Tropical legumes such as cowpea (Vigna unguiculata) and tepary bean (Phaseolus acutifolius) are important in traditional smallholder cropping systems, particularly in sub-Saharan Africa. Both legumes are adapted to harsh environments including extreme temperatures, drought and poor soil fertility. They provide affordable sources of protein for human consumption and are valuable for income generation. These crops contribute significantly to soil fertility improvement through biological nitrogen fixation. In many parts of Africa, the productivity of these legumes is generally low partly because farmers grow unimproved varieties that are often produced for subsistence purposes on poor soils in mixed cropping systems with limited production inputs. Therefore, this research was designed to evaluate the potential of two distinct mutation breeding approaches in creating useful genetic variation in the two legumes in order to improve the agronomic attributes of both crops. The variation was determined by measuring a range of agronomic traits at both the seedling and adult plant stages. The results showed significant genetic variation among cowpea mutants that were induced with various doses of gamma radiation as well as among tepary bean mutants that were induced with a chemical mutagenic agent, ethyl methanesulphonate (EMS). The optimum doses at LD50 for two cowpea genotypes (Nakare and Shindimba) were ≤200 Gy while the third genotype (Bira) tolerated a dose three-fold higher. In the EMS mutagenesis of tepary bean, the estimated LD50 was ≤2.4% EMS (v/v). In both approaches, percent seed germination decreased with increased dose and the coefficients of determination for the linear functions were high (>75%), suggesting that there were notable associations between the reduction in seed germination and the concentration of the mutagen. At the adult plant stage, tepary bean showed that the mutant generation significantly (P < 0.05) influenced positively the important agronomic traits such as shoot dry weight, number of pods per branch and seed size. Dose effects were also significant for seed size. The field trials conducted in Zimbabwe showed >10.0% increase in both seed size and grain yield potential of some mutant cowpea genotypes compared with the standard check. These findings provide reference doses for large-scale gamma irradiation of cowpea as well as chemical mutagenesis for tepary bean. In addition, the germplasm produced from these approaches has the potential for selection in a range of agro-ecological conditions across the region, thus creating alternative cropping systems for the smallholder growers.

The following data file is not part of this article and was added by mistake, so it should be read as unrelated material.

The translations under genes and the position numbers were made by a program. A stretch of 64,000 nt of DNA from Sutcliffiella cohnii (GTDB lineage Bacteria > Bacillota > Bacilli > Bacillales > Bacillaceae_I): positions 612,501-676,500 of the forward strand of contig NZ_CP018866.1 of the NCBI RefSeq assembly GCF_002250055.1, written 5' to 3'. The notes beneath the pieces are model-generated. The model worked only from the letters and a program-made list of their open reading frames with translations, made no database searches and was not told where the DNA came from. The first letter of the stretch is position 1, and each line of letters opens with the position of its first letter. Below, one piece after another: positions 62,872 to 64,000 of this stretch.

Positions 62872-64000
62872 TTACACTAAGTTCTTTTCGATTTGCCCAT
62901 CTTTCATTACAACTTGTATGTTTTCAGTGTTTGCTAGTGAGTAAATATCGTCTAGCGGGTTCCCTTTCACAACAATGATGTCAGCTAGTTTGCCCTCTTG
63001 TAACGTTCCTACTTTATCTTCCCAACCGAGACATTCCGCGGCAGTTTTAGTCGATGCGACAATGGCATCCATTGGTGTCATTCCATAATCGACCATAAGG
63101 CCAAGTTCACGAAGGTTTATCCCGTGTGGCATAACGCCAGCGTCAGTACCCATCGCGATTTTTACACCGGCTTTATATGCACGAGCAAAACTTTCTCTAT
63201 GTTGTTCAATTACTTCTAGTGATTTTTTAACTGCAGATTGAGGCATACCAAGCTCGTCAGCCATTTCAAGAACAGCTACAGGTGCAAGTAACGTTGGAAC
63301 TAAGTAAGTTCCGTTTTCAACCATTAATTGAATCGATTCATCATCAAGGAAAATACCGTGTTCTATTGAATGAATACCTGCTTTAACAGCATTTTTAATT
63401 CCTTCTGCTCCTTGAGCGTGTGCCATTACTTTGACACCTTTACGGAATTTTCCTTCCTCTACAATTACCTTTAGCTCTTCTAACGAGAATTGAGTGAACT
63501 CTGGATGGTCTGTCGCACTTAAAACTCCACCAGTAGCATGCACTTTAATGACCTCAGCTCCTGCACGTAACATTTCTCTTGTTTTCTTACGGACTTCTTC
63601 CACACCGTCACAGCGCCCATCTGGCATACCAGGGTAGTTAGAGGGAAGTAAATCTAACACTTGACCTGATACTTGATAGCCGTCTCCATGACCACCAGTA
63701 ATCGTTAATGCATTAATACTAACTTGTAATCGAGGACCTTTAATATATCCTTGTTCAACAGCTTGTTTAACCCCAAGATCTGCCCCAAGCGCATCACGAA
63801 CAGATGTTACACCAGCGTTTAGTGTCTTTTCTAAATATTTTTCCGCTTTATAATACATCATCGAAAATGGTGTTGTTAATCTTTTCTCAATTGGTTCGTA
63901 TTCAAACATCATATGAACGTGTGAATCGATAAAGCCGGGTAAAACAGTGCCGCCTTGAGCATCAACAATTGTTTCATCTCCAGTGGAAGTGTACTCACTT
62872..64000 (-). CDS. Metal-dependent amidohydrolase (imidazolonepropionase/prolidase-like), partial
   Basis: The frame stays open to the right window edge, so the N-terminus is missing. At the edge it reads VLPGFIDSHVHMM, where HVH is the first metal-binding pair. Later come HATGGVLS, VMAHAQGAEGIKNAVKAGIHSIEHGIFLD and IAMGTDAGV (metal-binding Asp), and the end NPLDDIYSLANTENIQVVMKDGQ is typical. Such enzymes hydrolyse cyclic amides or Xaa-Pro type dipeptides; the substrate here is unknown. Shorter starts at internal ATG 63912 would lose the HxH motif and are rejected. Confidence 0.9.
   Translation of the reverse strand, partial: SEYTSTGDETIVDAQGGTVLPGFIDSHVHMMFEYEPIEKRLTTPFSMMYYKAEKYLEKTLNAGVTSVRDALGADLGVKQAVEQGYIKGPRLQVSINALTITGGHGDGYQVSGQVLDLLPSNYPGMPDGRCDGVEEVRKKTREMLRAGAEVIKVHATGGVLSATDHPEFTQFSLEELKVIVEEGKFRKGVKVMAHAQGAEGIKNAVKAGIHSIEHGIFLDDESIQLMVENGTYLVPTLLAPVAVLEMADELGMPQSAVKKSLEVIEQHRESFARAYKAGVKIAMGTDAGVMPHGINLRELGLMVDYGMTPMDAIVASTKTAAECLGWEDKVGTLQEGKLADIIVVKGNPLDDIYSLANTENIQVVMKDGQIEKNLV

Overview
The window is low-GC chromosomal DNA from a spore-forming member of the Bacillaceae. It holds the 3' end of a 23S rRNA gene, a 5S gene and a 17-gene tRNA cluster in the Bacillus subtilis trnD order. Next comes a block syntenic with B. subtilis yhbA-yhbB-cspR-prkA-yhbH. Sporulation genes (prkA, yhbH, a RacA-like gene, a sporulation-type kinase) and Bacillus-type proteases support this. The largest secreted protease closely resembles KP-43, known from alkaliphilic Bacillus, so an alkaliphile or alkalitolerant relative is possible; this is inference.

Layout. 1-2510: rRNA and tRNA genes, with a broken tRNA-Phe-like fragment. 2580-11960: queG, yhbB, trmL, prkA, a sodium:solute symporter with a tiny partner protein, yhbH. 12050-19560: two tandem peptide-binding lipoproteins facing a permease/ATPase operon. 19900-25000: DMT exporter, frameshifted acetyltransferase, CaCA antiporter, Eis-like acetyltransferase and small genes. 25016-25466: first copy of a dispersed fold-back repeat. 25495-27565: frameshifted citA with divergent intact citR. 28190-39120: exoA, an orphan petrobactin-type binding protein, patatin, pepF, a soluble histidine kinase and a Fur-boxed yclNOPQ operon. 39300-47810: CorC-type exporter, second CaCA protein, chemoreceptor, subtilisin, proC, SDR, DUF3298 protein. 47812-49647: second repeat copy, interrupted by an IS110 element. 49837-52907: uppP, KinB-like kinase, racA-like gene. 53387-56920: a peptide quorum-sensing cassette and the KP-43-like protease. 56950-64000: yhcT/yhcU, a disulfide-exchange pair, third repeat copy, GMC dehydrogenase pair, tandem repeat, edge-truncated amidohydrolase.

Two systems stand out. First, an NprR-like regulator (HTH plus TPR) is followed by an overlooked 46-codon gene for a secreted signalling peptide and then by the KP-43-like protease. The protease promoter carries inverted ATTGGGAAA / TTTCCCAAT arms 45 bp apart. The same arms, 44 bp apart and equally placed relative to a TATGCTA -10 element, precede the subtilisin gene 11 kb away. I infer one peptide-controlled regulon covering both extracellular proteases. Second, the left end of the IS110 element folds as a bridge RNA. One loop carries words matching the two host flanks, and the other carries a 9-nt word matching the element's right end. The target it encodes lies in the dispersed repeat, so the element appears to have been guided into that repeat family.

Part of the book: Alternative Crops and Cropping Systems